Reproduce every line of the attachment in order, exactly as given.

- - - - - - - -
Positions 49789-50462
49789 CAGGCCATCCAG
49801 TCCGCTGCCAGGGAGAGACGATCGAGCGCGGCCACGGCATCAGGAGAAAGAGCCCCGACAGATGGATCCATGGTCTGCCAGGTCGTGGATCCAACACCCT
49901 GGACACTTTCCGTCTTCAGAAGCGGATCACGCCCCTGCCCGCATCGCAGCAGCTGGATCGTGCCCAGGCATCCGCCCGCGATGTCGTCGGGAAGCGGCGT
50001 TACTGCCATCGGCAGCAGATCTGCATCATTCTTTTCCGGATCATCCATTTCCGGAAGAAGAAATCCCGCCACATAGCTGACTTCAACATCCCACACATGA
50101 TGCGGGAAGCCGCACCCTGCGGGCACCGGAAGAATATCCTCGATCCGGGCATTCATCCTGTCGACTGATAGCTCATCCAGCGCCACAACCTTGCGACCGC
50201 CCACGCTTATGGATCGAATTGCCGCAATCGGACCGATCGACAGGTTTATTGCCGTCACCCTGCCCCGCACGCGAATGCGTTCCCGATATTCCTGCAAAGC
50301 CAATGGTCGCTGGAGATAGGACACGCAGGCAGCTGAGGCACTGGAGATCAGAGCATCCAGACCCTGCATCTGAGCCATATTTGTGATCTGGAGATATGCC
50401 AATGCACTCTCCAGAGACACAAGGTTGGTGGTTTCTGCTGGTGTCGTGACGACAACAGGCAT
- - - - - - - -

Positions 49789-50462
49789 CAGGCCATCCAG
49801 TCCGCTGCCAGGGAGAGACGATCGAGCGCGGCCACGGCATCAGGAGAAAGAGCCCCGACAGATGGATCCATGGTCTGCCAGGTCGTGGATCCAACACCCT
49901 GGACACTTTCCGTCTTCAGAAGCGGATCACGCCCCTGCCCGCATCGCAGCAGCTGGATCGTGCCCAGGCATCCGCCCGCGATGTCGTCGGGAAGCGGCGT
50001 TACTGCCATCGGCAGCAGATCTGCATCATTCTTTTCCGGATCATCCATTTCCGGAAGAAGAAATCCCGCCACATAGCTGACTTCAACATCCCACACATGA
50101 TGCGGGAAGCCGCACCCTGCGGGCACCGGAAGAATATCCTCGATCCGGGCATTCATCCTGTCGACTGATAGCTCATCCAGCGCCACAACCTTGCGACCGC
50201 CCACGCTTATGGATCGAATTGCCGCAATCGGACCGATCGACAGGTTTATTGCCGTCACCCTGCCCCGCACGCGAATGCGTTCCCGATATTCCTGCAAAGC
50301 CAATGGTCGCTGGAGATAGGACACGCAGGCAGCTGAGGCACTGGAGATCAGAGCATCCAGACCCTGCATCTGAGCCATATTTGTGATCTGGAGATATGCC
50401 AATGCACTCTCCAGAGACACAAGGTTGGTGGTTTCTGCTGGTGTCGTGACGACAACAGGCAT